Form is always appropriate to the themes and substance of his books. Perhaps it is significant that he began as a writer of short stories, for he seems to have little talent for the loose-gaited novel as it has usually been written in America. His method at best is episodic rather than chronological. Externally The Sea of Grass consists of only three episodes which span a generation in time. Several of the chapters in The Trees and The Fields exist as short stories complete in themselves. These books derive from the earlier novella, a determinable form of single effect…. Richter has mastered the unity of effect which the short novel demands.
In the process he has tuned a simple, colloquial style rich in elemental feeling and precise in narrative effect. It is the pioneer speech assimilated from old letters and records and regional imagery, just remote enough from our own speech to be convincing but never archaic. (pp. 226-27)
Conrad Richter's novels are regionalism as art. Although criticism cannot grow too solemn over them they deserve attention because they have added much to our understanding of the regional scene. (p. 227)
Dayton Kohler, "Conrad Richter: Early Americana," in College English, Vol, 8, No. 5, February, 1947, pp. 221-27.
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For some years now we have had among us a top-flight writer working quietly on the story of one family and in a larger sense on the story of this nation's frontier…. Conrad Richter has been steadily piling up a record for solid and distinguished achievement. His writing is distinguished and poetic, both as to character and image. It is intensely atmospheric and backed, in the case of the historical novels, on sound research. Moreover he has the supreme gift of novelists in creating a world of utter reality in which the reader is able to lose himself completely after the first page or two.
"The Town" is a third novel devoted to the fortunes of Sayward Wheeler who as a small girl walked with her family from Pennsylvania into the vast and beautiful forest wilderness that was the Ohio territory. Her first appearance was in "The Trees"; the second in "The Fields." As the names imply, the three books are not only concerned with Sayward and her family but the growth and the astonishingly rapid development of a whole area which has played a key role in the nation's history. In the three books we live through the changes. Each book has a locale and a period of its own.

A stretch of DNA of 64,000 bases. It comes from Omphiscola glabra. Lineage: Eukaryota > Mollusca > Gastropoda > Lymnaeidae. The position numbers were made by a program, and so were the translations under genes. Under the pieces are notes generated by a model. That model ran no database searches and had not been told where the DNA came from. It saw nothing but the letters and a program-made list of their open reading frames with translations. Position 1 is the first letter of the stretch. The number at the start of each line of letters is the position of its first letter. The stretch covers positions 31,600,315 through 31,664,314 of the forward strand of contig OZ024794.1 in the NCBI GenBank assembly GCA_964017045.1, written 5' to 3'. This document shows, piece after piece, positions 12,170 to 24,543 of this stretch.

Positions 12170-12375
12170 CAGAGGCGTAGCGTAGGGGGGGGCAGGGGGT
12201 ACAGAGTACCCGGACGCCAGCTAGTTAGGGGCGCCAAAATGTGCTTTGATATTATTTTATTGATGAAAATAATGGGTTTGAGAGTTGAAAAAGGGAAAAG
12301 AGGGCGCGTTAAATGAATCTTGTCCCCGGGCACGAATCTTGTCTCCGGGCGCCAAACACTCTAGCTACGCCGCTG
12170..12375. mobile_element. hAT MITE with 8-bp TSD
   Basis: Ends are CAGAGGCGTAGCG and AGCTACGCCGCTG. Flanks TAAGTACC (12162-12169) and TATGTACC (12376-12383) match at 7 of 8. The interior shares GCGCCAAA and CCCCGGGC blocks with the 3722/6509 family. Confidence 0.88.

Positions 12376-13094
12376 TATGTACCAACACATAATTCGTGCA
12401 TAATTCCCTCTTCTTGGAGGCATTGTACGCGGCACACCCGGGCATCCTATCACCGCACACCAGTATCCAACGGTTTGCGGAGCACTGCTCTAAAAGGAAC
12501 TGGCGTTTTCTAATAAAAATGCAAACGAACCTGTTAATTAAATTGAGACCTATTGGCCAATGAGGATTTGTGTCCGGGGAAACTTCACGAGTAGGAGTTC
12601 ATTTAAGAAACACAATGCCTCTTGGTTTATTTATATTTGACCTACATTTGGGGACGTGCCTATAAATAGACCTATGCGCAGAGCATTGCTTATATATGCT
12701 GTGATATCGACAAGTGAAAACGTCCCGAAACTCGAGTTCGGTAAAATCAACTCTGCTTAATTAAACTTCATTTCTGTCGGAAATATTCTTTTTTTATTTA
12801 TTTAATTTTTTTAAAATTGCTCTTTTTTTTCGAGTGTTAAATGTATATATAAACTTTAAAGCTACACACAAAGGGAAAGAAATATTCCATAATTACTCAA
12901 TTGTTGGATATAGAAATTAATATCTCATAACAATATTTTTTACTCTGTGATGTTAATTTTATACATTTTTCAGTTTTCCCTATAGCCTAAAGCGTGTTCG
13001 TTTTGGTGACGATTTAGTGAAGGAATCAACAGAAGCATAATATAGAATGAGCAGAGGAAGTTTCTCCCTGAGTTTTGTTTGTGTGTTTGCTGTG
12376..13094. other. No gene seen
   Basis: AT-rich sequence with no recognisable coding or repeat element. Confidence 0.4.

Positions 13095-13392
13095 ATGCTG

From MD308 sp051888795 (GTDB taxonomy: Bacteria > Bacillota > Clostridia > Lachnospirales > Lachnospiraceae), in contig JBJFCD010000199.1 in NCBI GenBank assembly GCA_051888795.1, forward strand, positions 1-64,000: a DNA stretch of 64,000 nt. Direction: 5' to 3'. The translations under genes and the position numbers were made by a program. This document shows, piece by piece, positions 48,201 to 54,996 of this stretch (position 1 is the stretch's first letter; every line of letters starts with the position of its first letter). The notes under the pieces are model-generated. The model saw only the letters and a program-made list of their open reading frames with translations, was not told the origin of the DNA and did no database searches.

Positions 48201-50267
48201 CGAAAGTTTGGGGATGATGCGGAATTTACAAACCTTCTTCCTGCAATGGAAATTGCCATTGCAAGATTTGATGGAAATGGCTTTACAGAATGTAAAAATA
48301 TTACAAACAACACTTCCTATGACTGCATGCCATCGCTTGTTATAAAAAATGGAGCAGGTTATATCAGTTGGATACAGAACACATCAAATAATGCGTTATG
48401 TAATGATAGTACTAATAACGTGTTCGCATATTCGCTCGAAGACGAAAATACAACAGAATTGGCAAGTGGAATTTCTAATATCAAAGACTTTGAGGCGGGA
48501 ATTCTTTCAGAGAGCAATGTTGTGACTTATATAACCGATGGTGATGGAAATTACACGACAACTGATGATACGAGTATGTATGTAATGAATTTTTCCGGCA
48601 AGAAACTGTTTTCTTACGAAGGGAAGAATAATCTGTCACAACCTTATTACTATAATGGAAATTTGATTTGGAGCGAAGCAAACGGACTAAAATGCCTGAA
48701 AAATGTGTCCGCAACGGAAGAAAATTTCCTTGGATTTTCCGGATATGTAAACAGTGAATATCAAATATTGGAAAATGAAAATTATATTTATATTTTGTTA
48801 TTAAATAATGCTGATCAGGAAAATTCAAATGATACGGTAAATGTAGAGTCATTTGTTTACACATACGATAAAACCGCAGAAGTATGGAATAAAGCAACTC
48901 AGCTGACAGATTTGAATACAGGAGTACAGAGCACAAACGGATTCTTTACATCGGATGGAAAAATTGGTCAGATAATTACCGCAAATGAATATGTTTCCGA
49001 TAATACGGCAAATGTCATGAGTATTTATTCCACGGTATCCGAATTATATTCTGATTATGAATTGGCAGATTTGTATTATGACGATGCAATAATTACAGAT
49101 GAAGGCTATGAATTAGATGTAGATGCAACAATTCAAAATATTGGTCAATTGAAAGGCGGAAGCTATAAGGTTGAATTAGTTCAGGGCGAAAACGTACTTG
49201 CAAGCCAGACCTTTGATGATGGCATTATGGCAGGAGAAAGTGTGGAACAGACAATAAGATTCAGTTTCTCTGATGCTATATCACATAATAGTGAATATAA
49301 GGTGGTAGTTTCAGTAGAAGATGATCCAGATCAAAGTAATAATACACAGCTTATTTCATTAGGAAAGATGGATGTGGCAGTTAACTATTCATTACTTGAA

In "The Trees," it is the beautiful and sometimes terrifying forest…. The book is concerned with the family's battle against the overwhelming forest and the hardships of battling through to survival in a lonely cabin. The second book is concerned with the complete subduing of the terrifying forest and its conversion into one of the richest agricultural areas on earth. The third concerns the birth and rise of the town, on the very site of that first rude cabin which Sayward, as a small girl, saw raised in the wilderness out of the forest itself….
Mr. Richter has reproduced the quality and the speech of these people so well that a thousand years from now, one may read his books and know exactly what these people were like and what it was like to have lived in an era when within three or four generations a frontier wilderness turned into one of the great industrial areas of the earth.
For those who know Mr. Richter's books, the characters who did not die are still there, recognizable but changed as time and experience change people, softening or embittering them. Yet "The Town" stands on its own as an entity and may be read on its own as a full, rich and comprehensive novel based upon the lives of ordinary people, brave and even heroic in their own small ways. They talk and act like real people and while here and there, one encounters a crazy one or a criminal, these exist not as specimens for a psychiatrist crowding the whole of the scene to the exclusion of all else, but as your neighbors and mine in any ordinary American community. Not one of these characters is dull, for the author has that power of good novelists which finds interest in everything, so that he is able to make even the bore an illuminating study of boredom….